Counterintuitively it seems that Venus’ extremely thick atmosphere might be working against it in this regard as the modelling done shows that planets with thinner atmospheres would actually experience a higher rotational rate. This means that an Earthlike planet that should be tidally locked would likely not be and the resulting motion would be enough to make the majority of the planet habitable. In turn this would mean that many of the supposedly tidally locked planets we’ve discovered could actually turn out to be habitable candidates.
Whilst these are just beautiful models for now they can hopefully drive the requirements for future craft and observatories here on Earth that will be able to look for the signatures of these kinds of planets. Considering that our detection methods are currently skewed towards detecting planets that are close to their parent stars this will mean a much greater hit rate for habitable candidates, providing a wealth of data to validate against. Whether we’ll be able to get some direct observations of such planets within the next century or more is a question we won’t likely have an answer to soon, but hopefully one day we will.
In the short time that I’ve been enamoured with all things space our understanding of the universe has changed significantly. Just a few years ago we had no idea how common multi-planet systems like our own were but today we know that a star is far more likely to have several planets than just a few. At the same time we’ve discovered so many more exoplanets that their discovery is now just routine and the count has tripled from the couple hundred to well over 600 confirmed discoveries (not including the multitude of current candidates). At the same time our understanding of how planets form has also been called into question and today brings news that may just turn our understanding on its head yet again.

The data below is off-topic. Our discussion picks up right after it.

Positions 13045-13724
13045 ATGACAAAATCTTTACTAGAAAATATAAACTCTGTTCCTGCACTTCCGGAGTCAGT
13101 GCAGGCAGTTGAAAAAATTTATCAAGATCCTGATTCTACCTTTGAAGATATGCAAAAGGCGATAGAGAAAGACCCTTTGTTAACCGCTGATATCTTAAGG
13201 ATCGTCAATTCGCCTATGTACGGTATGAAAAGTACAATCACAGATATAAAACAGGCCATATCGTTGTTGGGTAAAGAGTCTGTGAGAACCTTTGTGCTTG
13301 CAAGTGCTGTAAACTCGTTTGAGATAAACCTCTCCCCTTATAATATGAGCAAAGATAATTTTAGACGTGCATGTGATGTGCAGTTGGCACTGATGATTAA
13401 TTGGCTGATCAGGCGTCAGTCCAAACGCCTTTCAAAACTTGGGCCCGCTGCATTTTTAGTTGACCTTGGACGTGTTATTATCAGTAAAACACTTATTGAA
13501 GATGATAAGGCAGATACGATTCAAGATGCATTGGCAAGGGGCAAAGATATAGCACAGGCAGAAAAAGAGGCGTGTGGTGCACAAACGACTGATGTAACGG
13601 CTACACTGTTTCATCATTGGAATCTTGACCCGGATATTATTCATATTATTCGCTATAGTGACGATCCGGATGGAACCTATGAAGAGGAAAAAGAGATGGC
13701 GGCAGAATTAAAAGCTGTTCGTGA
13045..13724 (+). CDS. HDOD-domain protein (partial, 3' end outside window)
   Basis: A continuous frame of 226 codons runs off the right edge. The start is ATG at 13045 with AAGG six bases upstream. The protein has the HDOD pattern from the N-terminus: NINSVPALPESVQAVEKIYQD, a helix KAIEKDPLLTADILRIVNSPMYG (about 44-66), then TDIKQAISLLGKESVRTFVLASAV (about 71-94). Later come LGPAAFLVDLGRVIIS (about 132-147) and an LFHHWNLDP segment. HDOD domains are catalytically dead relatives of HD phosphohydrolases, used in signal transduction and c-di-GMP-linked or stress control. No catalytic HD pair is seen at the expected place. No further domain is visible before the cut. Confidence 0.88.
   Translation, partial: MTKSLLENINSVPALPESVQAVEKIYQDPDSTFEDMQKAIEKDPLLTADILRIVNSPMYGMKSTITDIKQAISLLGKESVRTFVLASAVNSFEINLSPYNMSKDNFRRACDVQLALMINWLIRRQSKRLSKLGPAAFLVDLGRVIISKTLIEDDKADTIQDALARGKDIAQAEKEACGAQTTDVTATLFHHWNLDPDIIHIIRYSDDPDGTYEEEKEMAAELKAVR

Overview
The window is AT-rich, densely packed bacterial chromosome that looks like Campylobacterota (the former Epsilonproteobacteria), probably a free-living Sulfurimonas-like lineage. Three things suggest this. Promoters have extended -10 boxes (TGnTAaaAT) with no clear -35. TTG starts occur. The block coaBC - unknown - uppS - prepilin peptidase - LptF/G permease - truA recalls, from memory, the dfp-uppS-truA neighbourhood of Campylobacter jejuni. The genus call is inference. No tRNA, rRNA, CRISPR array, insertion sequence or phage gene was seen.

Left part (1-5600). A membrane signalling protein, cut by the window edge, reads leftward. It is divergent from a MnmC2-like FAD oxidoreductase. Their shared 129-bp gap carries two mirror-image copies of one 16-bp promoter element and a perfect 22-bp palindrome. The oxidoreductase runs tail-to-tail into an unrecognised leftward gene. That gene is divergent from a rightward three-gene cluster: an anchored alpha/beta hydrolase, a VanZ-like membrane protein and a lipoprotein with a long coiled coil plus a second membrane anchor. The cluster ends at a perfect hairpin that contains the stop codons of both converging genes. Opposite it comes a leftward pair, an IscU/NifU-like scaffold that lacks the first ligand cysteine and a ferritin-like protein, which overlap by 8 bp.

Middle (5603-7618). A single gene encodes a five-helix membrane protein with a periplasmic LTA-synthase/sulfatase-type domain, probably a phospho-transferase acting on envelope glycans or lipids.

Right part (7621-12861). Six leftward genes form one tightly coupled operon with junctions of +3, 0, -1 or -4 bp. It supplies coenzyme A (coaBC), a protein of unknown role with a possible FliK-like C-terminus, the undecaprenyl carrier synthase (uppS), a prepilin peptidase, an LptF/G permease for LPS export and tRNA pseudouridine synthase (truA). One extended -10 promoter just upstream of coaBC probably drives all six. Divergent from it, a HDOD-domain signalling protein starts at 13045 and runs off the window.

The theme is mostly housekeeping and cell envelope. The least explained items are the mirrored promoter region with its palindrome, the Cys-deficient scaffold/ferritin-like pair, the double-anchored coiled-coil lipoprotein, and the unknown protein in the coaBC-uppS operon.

Astronomers at the Kavli Institute for Particle Astrophysics and Cosmology released a paper back in February that detailed a very interesting idea. Using the observable effects of gravity in our galaxy combined with the observable mass (detected via microlensing events) they’ve deduced that there needs to be many more planets than what can be accounted for. What’s really curious about these planets is that they would have formed without a parent star:
But how can this be? Every star can’t have tens of thousands of planets ranging from Pluto-sized to Jupiter-sized. This planetary “excess” actually suggests the existence of planets that were born without a star – nomad planets. These planetary vagabonds somehow went through the planet-forming process in interstellar space, not in the dusty proto-planetary disk surrounding a young star.
This astonishing number was calculated by extrapolating a dozen “microlensing” events of nomad worlds passing in front of distant stars. When these nomad planets drifted in front of distant stars, they briefly focused the starlight with their gravity, causing the star to brighten. This brightening was captured by astronomers and the microlensing events could be analysed to reveal the characteristics of the nomad planets.
The idea of planets forming sans a parent star is an interesting one as it turns our current ideas of planet formation on their head. The generally accepted idea of planet formation is that a large accretion disk forms a star first, sweeping away a lot of matter away from it. After that the left over accretion belt begins coalescing into planets, asteroids and other heavenly bodies. Nomad planets then would have formed in smaller accretion disks without the required matter to form a star. If the paper is anything to go by this happens extremely often, to the tune of 100,000 times more often than there are stars in our galaxy.